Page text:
For most people, one of the most intimidating aspect of landing a new job is negotiating for the salary that they really want and deserve. Many are concerned that the opportunity will disappear if they ask for more money. Others aren’t comfortable with discussing money in a forthright manner. Still others are intimidated about asking for fair market rates, especially if they were underpaid in their last position. Whatever the case, try utilizing some of these strategies to gain more of those elusive dollars in your next role…
Know your worth
Even before you apply for a job, you need to do your research into what are the current market rates for your target job. Thanks to websites like Glassdoor.com and Salary.com, it is easier than ever to figure out comparable salaries, both within a specific employer and a targeted geographic area. Additional resources are the Bureau of Labor Statistics (www.bls.gov) and state-specific employment data, such as the Colorado Labor Market Indicator Gateway (https://www.colmigateway.com). Armed with solid figures about the current state of the market is critical in gaining a fair salary.
2. Find out their salary range before you state any numbers
The old interviewing rules stated that you never wanted to talk about salary during the interview process. However, that’s not how the game works anymore. This changed because HR now uses salary requirements as a screening factor. For example, it is now a common practice for HR to gain a candidate’s salary requirements during the phone interview. Look out – it’s a trap! Don’t ever give out your salary requirement without discovering their salary range first.
So how does find out the company’s salary range? During the phone interview or early interviews with the HR department, ask them. This can play out two different ways….
If HR asks for your requirements, state “well, I’d like to know a bit more about the job first. Can you tell me what your salary range is?” This gives you the option to either confirm that your requirements fall within that range or to walk away before wasting too much time on an undesirable position.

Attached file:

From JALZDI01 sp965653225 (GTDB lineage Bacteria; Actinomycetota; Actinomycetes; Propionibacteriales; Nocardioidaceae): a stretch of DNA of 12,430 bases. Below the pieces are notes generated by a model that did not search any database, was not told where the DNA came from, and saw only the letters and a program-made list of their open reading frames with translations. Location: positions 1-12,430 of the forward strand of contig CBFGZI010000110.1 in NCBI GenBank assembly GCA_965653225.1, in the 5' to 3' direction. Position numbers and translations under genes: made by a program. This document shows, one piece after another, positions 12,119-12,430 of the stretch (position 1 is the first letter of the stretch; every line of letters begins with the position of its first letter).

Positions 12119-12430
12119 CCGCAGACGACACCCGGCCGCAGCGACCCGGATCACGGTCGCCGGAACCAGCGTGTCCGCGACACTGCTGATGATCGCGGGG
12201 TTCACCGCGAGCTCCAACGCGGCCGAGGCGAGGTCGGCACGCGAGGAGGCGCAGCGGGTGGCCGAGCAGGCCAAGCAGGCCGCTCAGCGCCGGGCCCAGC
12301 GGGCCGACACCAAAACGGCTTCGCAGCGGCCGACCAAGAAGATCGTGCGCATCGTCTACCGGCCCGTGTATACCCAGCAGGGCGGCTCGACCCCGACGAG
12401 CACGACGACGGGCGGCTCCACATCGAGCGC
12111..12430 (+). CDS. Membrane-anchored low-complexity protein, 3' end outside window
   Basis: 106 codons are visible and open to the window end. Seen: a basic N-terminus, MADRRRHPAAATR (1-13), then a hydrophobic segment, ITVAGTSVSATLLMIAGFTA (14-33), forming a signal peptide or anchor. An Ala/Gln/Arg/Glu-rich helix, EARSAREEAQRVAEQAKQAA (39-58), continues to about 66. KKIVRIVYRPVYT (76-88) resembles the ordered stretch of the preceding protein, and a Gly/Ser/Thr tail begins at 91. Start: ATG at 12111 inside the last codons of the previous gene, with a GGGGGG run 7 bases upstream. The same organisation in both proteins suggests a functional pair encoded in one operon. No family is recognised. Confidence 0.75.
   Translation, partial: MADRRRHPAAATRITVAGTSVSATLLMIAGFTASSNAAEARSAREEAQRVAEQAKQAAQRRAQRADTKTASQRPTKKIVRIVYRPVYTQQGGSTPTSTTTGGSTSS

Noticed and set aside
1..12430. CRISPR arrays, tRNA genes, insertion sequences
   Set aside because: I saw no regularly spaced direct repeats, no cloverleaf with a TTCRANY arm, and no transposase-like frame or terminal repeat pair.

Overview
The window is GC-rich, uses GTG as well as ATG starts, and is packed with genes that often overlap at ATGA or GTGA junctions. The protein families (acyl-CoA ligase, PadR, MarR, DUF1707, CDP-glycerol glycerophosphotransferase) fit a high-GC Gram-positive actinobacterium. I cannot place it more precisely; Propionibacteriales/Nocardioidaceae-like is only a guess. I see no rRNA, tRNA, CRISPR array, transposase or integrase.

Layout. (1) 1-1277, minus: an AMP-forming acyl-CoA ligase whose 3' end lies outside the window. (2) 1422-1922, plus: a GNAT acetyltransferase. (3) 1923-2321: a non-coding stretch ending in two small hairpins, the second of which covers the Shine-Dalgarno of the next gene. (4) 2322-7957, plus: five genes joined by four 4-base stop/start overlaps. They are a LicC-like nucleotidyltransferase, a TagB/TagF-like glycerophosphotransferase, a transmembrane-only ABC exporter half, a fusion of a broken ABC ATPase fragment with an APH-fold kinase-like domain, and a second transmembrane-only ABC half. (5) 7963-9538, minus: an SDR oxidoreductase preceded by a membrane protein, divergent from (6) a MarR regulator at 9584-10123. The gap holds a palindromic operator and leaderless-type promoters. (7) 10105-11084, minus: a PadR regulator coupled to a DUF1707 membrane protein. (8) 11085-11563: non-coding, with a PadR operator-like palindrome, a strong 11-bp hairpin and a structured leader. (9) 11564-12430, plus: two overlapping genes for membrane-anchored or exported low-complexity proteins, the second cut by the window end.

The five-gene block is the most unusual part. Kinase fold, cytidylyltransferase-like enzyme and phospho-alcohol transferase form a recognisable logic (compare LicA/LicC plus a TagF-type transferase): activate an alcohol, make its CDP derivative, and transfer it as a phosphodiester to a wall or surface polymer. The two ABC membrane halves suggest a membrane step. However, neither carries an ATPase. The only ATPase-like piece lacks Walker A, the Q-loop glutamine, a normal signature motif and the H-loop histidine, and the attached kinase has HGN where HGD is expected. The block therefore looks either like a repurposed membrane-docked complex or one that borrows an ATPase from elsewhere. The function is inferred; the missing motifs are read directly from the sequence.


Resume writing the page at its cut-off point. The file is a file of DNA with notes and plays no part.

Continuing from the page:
If HR doesn’t ask for your salary requirements, you can still ask them what their range is. As long as you are speaking in terms of range early in the process, it’s not a damning maneuver.
One unfortunate exception to these tactics is the dreaded salary requirement on the application itself, especially if it doesn’t allow you to enter a range. In that case, select a number in the middle of your acceptable salary range.
3. Avoid sending your salary history if possible
Sometimes HR wants you to send your salary history. This is another trap! If you give your salary history, you just gave away your negotiation strength. Companies look at salary history to determine a salary offer. HR knows that many people change jobs to increase their salary by as little as 5-7%. If the employer knows the details of your past earnings, they may offer less based on your salary history. The only exception to the salary history rule is a professional salesperson, especially in commissioned positions. In that case, salary history is a reflection of success.
If you are in a situation or application that won’t let you move forward without entering this information, be sure to state your salary range within your cover letter to let an employer know what your expectations are.
4. Understand the company’s negotiation tactics
The truth is that HR and hiring managers almost always has a second offer in their back pocket. They know that a certain amount of leeway is reasonable, and even expected. But they also know that most job seekers won’t make a counter-offer, which translates to a win for their overall budgets.
When getting a job offer, ask for that extra 5 – 15% on the salary. Pressing for more than this can be seen as unreasonable, and those are the offers that will be pulled. I know than nothing annoyed me more as an HR person than the salesman who suddenly counter-offered a 30% – or more – jump on the base salary. That just wasted everyone’s time.
5. Back up your reasoning for a higher salary with solid evidence
When you are moving into a new position, sometimes you may need to justify why you are worth all of that extra money. This could be a number of reasons, such as the current market rate. If you have added to your skills, this is another reason. Gaining a new degree, certification, or professional development courses also add to your worth. Don’t forget your progressive experience and specific projects or results that you achieved for your past employer as well.
However, one of the best reasons for asking for a higher salary is based on what you can do for the company. If you can prove during the course of the interview process that you can help them save money, make money, or solve problems, this allows them to find more dollars in their budget.
But what if they say “No?”
Even if the company doesn’t accept your counter-offer, the world didn’t end. Most reasonable employers will be forthright about not being able to increase the offer. Then you can still accept the original terms.
On the other hand, if the company completely rescinds the offer, you probably just avoided a bullet. After all, any company that will yank an offer off of the table just because you tried to negotiate tends to be a pretty negative culture that tries to take advantage of their employees.